In alternative embodiments, a fed batch culture procedure is employed. In the preferred fed batch culture method the mammalian host cells and culture medium are supplied to a culturing vessel initially and additional culture nutrients are fed, continuously or in discrete increments, to the culture during culturing, with or without periodic cell and/or product harvest before termination of culture. In some embodiments, the fed batch culture is a semi-continuous fed batch culture in which the whole culture (including cells and medium) is removed from the growth vessel and replaced by fresh medium. Fed batch culture is distinguished from simple batch culture in which all components for cell culturing (including the cells and all culture nutrients) are supplied to the culturing vessel at the start of the culturing process. Fed batch culture can be further distinguished from perfusion culturing insofar as the supernate is not removed from the culturing vessel during the process (in perfusion culturing, the cells are restrained in the culture (e.g., by filtration, encapsulation, anchoring to microcarriers etc.) and the culture medium is continuously or intermittently introduced and removed from the culturing vessel).

Further, the cells of the culture may be propagated according to any scheme or routine suitable for the particular host cell and the particular production plan contemplated. Therefore, the present invention contemplates single step, as well as multiple step culture procedures. In a single step culture, the host cells are inoculated into a culture environment and the processes of the instant invention are employed during a single production phase of the cell culture. In the multi-stage culture procedure, cells are cultivated in a number of steps or phases. For instance, cells may be grown in a first step or growth phase culture wherein cells, possibly removed from storage, are inoculated into a medium suitable for promoting growth and high viability. The cells may be maintained in the growth phase for a suitable period of time by the addition of fresh medium to the host cell culture.

Fed batch or continuous cell culture conditions are contemplated in order to enhance growth of the mammalian cells in the growth phase of the cell culture. In the growth phase, cells are grown under conditions and for a period of time that is optimized for growth. Culture conditions, such as temperature, pH, dissolved oxygen (dO2) and the like, are those used with the particular host and are apparent to the ordinarily skilled artisan. Generally, the pH is adjusted to a level between about 6.5 and 7.5 using either an acid (e.g., CO2) or a base (e.g., Na2CO3 or NaOH). A suitable temperature range for culturing mammalian cells (e.g., CHO cells) is between about 30° to 38° C. and a suitable dO2 is between 5-90% of air saturation.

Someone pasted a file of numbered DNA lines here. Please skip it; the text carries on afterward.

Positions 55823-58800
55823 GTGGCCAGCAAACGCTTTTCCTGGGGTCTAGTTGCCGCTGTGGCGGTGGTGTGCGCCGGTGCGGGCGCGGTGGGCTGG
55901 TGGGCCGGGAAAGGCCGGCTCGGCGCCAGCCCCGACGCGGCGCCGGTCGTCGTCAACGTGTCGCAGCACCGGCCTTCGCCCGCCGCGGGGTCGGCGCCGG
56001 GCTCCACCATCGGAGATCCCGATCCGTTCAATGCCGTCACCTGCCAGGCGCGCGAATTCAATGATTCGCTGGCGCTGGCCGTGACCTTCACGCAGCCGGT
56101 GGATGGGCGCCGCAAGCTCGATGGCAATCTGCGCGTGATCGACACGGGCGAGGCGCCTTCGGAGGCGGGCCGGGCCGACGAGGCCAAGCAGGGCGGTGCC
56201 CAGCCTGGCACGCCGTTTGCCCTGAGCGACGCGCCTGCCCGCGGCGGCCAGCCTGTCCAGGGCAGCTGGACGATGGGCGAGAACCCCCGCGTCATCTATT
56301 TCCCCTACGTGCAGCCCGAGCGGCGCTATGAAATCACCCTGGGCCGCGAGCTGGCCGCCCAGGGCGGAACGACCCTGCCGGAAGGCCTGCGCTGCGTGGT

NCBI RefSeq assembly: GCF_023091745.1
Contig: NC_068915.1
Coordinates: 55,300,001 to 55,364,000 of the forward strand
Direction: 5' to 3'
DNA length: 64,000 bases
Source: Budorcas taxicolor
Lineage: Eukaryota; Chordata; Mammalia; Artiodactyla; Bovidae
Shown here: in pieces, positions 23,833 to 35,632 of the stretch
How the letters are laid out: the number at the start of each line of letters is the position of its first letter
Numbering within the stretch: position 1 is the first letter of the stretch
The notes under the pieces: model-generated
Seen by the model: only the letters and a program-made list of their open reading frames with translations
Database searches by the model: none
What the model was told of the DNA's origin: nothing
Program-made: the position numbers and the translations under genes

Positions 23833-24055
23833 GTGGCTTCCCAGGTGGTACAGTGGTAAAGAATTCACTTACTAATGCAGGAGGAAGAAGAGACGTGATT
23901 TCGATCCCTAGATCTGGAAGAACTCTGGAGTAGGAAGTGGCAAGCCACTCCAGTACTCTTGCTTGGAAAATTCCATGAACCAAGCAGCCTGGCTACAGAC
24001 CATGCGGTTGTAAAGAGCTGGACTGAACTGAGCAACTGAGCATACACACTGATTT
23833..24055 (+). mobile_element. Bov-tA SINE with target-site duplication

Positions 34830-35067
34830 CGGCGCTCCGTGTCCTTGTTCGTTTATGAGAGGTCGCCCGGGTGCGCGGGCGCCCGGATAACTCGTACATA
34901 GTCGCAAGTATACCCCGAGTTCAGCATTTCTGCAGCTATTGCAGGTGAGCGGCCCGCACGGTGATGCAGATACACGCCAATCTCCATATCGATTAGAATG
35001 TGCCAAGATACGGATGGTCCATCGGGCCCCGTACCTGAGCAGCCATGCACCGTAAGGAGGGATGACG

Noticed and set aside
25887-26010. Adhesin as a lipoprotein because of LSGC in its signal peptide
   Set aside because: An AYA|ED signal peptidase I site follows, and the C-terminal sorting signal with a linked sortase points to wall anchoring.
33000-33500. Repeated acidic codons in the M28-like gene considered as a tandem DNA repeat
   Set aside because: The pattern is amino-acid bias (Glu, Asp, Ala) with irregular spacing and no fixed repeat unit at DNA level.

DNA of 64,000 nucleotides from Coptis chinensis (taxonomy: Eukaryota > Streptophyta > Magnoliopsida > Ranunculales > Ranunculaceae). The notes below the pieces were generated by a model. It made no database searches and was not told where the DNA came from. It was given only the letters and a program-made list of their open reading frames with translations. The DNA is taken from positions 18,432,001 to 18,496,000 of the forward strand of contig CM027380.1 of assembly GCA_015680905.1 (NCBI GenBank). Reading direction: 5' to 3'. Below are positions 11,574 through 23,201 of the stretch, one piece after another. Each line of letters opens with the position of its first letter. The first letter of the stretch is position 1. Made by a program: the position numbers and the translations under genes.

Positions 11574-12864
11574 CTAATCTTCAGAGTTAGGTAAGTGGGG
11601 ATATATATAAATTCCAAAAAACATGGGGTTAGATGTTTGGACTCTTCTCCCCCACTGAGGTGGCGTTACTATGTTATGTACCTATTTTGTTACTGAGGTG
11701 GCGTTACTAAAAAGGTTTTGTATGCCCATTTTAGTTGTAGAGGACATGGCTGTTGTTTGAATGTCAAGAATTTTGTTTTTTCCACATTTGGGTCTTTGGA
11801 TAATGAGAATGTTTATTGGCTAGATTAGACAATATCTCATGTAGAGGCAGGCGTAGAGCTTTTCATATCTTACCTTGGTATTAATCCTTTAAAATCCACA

Following the polypeptide production phase, the polypeptide of interest is recovered from the culture medium using well-established techniques. Preferably, the protein of interest is recovered from the culture medium as a secreted polypeptide (e.g., the secretion of the protein of interest is directed by a signal peptide sequence), although it also may be recovered from host cell lysates. As a first step, the culture medium or lysate is centrifuged to remove particulate cell debris. The polypeptide is then purified from contaminant soluble proteins and polypeptides using any suitable method. Suitable purificaiton methods include, but are not limited to fractionation on immunoaffinity or ion-exchange columns; ethanol precipitation; reverse phase HPLC; chromatography on silica or on a cation-exchange resin such as DEAE; chromatofocusing; SDS-PAGE; ammonium sulfate precipitation; gel filtration using (e.g., Sephadex G-75); and protein A Sepharose columns to remove contaminants such as IgG. A protease inhibitor such as phenyl methyl sulfonyl fluoride (PMSF) also may be useful to inhibit proteolytic degradation during purification. Additionally, the protein of interest can be fused in frame to a marker sequence which allows for purification of the protein of interest. Non-limiting examples of marker sequences include a hexahistidine tag which may be supplied by a vector, preferably a pQE-9 vector, and a hemagglutinin (HA) tag. The HA tag corresponds to an epitope derived from the influenza hemagglutinin protein (See e.g., Wilson et al., Cell, 37:767 [1984]). One skilled in the art appreciates that purification methods suitable for the polypeptide of interest may require modification to account for changes in the character of the polypeptide upon expression in recombinant cell culture.

B. Expression of Proteins in Animals

In some embodiments of the present invention, the host cell utilized for expression of the protein of interest is part of a mammal. In preferred embodiments, the mammal is a transgenic bovine. The transgenic bovine may be produced by any suitable method (See e.g., Chan et al., PNAS, 95:14028 [1998]; U.S. Pat. No. 5,741,957 (incorporated herein by reference); and Pursel et al., Science, 244:1281 [1989]). In particularly preferred embodiments, the protein is expressed in the mammary gland of a bovine and secreted in the milk of the bovine. In embodiments where proteins are expressed in the milk of a bovine, proteins and signal sequences for tissue specific expression and secretion are utilized, including, but not limited to, bovine/human α-lactalbumin promoter and bovine α-lactalbumin signal sequence. The protein of interest may be recovered from bovine milk using any suitable method, including but not limited to, those described above for the recovery of protein from cell cultures.

Those skilled in the art recognize that the vectors of the present invention will find use in the production of other transgenic animals as well, including, but not limited to, mice, goats, pigs, birds and rabbits (See e.g., U.S. Pat. Nos. 5,523,226; 5,453,457; 4,873,191; 4,736,866; each of which is herein incorporated by reference).